Canada's public safety minister needs to stop a notorious American anti-gay group from entering the country, according to Vancouver East MP Libby Davies of the NDP. The Westboro Baptist Church is planning to come to Vancouver next week to protest the performance of the Laramie Project at Havana Theatre on Commercial Drive.
Paul Decarie has lived in the rough Downtown Eastside for 15 years, but it wasn't until he heard the music and listened to the lyrics that he understood how his neighbourhood became more than a collection of streets and alleys. "We live there and we know it is our home and where our friends and family live," said Decarie, 51, who attended the play's recent preview. "We all have our own histories of how we got there, but I don't think many of us knew about the history of the Downtown Eastside."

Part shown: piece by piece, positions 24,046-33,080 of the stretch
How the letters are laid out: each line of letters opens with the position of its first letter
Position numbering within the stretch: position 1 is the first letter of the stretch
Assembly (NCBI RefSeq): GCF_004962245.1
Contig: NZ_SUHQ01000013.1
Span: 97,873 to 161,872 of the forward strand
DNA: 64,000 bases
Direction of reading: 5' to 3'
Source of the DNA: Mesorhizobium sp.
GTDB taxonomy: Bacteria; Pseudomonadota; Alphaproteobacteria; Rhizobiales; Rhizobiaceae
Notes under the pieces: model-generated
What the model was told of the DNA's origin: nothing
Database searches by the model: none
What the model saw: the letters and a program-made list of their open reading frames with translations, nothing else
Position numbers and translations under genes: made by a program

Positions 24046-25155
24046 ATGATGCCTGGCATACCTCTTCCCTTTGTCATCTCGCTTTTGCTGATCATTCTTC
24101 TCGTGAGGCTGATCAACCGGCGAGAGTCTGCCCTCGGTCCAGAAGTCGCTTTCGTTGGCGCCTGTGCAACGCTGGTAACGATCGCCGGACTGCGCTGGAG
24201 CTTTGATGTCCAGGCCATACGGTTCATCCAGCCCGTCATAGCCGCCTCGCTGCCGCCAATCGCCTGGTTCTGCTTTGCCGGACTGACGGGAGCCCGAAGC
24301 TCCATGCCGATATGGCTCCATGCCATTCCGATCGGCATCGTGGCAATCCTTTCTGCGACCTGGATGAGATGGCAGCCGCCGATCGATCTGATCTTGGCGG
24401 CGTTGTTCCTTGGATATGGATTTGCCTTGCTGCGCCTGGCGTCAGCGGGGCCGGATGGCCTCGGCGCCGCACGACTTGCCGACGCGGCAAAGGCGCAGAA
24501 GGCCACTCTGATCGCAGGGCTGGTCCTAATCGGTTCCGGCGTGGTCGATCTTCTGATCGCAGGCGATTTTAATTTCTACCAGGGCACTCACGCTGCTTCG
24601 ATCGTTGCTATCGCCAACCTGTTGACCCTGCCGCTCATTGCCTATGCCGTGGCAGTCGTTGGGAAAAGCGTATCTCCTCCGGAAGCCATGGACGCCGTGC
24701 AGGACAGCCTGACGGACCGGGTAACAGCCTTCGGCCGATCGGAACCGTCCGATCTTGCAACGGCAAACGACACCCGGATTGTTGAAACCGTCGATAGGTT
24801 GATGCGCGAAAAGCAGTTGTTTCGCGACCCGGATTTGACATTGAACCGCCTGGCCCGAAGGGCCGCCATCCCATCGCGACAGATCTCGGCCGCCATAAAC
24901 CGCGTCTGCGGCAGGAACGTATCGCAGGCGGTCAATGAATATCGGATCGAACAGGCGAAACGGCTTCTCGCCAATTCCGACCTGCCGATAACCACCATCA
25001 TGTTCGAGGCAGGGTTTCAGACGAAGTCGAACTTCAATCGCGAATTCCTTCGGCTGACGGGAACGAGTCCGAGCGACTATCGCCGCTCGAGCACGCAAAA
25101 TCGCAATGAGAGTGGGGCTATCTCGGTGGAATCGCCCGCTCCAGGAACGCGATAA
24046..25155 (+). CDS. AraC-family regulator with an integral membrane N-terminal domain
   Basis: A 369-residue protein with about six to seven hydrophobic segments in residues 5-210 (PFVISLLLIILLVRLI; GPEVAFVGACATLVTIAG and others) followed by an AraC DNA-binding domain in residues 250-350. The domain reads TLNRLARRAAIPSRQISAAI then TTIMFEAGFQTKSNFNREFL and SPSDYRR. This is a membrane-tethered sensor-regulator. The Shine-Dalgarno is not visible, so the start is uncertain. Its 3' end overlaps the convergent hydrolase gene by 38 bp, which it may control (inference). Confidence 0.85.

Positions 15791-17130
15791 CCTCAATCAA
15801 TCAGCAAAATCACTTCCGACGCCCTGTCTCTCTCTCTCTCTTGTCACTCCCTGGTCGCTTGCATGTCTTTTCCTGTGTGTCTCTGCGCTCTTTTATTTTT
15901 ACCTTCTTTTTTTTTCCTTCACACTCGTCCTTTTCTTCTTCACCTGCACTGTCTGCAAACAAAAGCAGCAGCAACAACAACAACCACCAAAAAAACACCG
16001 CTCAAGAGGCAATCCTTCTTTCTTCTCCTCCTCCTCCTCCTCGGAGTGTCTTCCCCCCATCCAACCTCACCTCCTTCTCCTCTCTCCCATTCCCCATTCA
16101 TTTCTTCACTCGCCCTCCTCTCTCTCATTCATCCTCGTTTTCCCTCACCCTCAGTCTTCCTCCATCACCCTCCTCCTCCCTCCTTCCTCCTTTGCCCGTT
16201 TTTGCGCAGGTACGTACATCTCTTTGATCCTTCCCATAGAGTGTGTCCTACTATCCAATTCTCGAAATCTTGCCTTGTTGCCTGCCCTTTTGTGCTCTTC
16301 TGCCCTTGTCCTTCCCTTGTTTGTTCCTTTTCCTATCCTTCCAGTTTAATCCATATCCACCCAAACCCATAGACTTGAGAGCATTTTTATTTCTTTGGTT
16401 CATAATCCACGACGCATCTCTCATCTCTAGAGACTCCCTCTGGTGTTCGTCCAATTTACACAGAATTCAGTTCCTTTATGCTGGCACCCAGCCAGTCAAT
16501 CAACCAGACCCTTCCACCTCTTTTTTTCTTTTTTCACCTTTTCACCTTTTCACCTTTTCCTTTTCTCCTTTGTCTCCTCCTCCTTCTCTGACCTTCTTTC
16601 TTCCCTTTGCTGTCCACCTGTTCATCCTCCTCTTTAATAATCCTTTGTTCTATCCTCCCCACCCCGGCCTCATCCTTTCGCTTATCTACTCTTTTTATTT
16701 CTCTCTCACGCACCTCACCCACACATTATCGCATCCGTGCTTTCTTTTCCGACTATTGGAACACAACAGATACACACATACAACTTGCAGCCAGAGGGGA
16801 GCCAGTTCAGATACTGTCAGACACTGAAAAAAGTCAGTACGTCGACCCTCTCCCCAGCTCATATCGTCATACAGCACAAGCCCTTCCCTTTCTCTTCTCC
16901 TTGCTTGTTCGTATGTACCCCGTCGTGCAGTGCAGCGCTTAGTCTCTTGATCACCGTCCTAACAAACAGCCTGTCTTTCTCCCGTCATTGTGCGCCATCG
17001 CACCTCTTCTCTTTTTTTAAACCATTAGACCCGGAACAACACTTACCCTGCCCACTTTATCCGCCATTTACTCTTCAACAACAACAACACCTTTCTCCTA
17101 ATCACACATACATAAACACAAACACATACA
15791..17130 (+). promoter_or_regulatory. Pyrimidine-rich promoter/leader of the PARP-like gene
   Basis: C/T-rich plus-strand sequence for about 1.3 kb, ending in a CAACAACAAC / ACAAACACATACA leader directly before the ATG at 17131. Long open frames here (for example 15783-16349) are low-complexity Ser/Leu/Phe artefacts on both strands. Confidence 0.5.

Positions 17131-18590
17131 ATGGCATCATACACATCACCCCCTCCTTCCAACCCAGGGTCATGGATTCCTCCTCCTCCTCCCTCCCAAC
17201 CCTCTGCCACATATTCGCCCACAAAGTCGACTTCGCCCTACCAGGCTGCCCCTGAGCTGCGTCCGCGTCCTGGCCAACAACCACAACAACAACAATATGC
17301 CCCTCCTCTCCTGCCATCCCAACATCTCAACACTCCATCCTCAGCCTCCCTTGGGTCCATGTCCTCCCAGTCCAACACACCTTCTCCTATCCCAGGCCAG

In writing the songs for Bruce -- The Musical, Bill Sample learned about activist Bruce Eriksen. What he discovered was that Eriksen was a recovered alcoholic who lived in the rundown Downtown Eastside. His exposure to the derelicts and drunks and addicts he lived among made him understand that here was a neighbourhood without hope. It inspired in him a goal to cultivate a community spirit that could overcome the eastside's problems. Along the way, Eriksen married politician Libby Davies and by her became a father.
Bruce: The Musical, written by former Vancouver Sun reporter Bob Sarti with music composed by Bill Sample and Earle Peach, has got to be one of the most unlikely concepts: a musical about an abrasive alcoholic logger/steelworker who spends three months in rehab and comes out ready to take on city hall?
City politics rarely make the heart sing, but the only musical ever to be written about a Vancouver city councillor is now being staged by Theatre In The Raw at the Russian Hall.
MP Libby Davies has joined the fight to keep an American church group, which plans to protest a Vancouver play about a murdered gay man, from crossing the border.